In our instant society, let’s look at things over the long term and see how, by acting locally today, we may be able to make a difference globally over a much longer period.
Some donors, both individual and corporate, who have generously given to a Baptist World Aid (BWAid) appeal, have often said that they want to see their money spent right away. They want to see the hungry fed, the sick healed, the homeless housed and the uneducated educated—now!<?xml:namespace prefix = o ns = “urn:schemas-microsoft-com:office:office” />
Life isn’t quite like that though. When the genocide broke out in Rwanda in 1993, BWAid received many generous donations. In all, we invested over $1 million through our Baptist groups in <?xml:namespace prefix = st1 ns = “urn:schemas-microsoft-com:office:smarttags” />Rwanda over a period of seven or eight years. We met short-term needs and worked on long-term requirements.
I was recently in El Salvador and Nicaragua, two countries that have suffered a great deal from man-made conflict and, more recently, natural disasters. Hurricane Mitch hit Central America, and both countries have suffered from earthquakes.
Nearly two years after the earthquake in El Salvador, I was shown houses that had been rebuilt, and met with cooperatives that had been given land and were now growing melons, watermelons and green peppers. People now have roofs over their heads and prospects of becoming self-sufficient by selling their vegetables.
Likewise in Nicaragua, I was taken to a village where many houses had fallen down following the earthquakes caused by a volcanic eruption. Walking down the street in the town, I was told, “That’s a Baptist World Aid home,” while others had been rebuilt with the help of other agencies. I was impressed with the design of the houses we have rebuilt. The foundations go deeper, and the brick walls rise to only about three feet. Everything above that is made from a lighter material, so any future collapse is less likely to injure anyone in the house.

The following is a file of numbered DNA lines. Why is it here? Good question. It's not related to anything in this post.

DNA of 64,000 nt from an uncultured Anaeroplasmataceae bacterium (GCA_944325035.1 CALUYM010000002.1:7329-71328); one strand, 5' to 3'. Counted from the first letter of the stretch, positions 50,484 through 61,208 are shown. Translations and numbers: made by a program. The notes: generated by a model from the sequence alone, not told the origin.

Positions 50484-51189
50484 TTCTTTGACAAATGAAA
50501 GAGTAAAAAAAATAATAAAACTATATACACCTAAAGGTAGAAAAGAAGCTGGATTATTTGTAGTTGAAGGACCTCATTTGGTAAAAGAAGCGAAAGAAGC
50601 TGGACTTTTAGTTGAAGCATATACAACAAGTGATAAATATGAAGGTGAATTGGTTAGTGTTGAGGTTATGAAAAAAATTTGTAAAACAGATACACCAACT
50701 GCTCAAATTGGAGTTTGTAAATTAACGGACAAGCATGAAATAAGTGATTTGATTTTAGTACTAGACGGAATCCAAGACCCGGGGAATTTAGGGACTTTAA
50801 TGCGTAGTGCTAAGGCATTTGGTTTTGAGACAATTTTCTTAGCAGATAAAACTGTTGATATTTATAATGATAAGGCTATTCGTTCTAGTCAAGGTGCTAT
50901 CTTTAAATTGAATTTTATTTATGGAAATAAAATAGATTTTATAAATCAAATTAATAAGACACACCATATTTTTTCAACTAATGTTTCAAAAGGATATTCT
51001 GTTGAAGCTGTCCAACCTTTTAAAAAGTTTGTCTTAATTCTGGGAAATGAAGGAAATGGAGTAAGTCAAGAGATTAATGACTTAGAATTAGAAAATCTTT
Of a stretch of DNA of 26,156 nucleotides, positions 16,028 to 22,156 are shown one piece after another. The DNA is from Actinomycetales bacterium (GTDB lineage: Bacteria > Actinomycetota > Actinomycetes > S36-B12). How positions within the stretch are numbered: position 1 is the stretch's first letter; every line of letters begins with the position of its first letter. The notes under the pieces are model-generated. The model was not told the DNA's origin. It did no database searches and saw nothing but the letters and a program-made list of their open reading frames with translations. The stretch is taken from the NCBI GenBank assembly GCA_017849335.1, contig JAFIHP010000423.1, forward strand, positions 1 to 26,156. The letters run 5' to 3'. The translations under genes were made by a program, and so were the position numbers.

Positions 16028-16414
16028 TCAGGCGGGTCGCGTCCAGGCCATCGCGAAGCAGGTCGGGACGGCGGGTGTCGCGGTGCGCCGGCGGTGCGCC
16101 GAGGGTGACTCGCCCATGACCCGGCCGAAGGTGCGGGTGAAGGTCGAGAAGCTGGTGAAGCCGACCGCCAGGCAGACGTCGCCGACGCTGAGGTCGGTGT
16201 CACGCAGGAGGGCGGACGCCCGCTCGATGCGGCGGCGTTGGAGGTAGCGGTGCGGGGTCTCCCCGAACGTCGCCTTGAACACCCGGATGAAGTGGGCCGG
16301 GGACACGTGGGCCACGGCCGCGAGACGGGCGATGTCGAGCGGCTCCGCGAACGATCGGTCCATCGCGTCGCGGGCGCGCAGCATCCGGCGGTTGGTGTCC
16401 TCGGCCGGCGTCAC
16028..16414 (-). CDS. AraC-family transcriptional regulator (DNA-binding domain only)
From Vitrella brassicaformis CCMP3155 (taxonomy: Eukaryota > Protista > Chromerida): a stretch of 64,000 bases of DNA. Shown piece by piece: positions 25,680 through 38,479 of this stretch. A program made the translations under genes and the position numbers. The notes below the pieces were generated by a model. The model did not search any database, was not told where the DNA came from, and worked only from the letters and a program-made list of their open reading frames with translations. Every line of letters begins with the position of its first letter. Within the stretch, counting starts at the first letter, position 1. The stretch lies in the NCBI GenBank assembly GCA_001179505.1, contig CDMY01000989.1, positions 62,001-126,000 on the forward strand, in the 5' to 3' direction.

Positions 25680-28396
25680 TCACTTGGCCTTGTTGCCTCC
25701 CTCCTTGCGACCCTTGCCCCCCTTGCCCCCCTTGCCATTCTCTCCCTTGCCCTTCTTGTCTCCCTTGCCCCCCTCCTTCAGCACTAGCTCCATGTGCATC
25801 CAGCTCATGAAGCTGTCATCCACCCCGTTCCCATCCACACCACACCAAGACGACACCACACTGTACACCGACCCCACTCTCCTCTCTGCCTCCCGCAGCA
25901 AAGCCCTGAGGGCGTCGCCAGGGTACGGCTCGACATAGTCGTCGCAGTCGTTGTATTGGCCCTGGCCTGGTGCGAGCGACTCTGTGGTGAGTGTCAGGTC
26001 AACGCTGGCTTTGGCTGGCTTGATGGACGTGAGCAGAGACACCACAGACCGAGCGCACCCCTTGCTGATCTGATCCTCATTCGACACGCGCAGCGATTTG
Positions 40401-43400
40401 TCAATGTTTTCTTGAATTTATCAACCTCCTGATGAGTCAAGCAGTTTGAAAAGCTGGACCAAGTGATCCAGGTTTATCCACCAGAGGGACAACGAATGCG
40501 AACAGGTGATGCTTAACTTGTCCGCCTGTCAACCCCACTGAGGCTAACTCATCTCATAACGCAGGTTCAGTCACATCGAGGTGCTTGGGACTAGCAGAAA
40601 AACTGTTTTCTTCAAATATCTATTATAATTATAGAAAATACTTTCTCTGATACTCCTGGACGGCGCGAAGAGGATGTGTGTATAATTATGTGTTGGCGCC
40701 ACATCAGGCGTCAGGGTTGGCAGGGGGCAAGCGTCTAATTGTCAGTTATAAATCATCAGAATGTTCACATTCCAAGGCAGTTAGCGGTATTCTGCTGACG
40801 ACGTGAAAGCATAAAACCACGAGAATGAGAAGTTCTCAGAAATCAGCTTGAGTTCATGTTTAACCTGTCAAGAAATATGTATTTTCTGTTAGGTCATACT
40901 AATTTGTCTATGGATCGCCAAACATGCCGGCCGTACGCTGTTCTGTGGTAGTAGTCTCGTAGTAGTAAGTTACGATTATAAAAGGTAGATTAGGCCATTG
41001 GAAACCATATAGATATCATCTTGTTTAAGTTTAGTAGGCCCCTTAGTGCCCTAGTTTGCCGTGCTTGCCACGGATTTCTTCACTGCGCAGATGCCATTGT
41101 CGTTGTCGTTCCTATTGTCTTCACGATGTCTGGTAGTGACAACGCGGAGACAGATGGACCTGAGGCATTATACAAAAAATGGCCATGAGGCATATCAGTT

If we had spent all our money on instant results, we may have fed and clothed some people, but not have met their longer-term needs. Certainly the immediate needs are important, but—working through local Baptists—BWAid is normally in there for the long haul.
Assistance we give is also long-lasting. In Nicaragua I visited the Baptist University and Polytechnic (UPOLI). This great institution has an enrolment of over 7,000 and has made a major contribution to education in the country. In 1992 BWAid worked with the Baptist Peace Fellowship of North America and Baptists of Granville, Ohio, to provide UPOLI with a Bluebird bus. I can testify that the bus is still in good working order 10 years later!
So in our instant society, let’s look at things over the long term and see how, by acting locally today, we may be able to make a difference globally over a much longer period.
Paul Montacute has been director of Baptist World Aid, the relief and development arm of the Baptist World Alliance, since 1990.
Check out the latest BWAid appeals and look at our longer-term development projects at www.bwanet.org/bwaid.
Videos and CDs looking at BWAid’s hunger, refugees, medical and disaster relief work are available. Contact firstname.lastname@example.org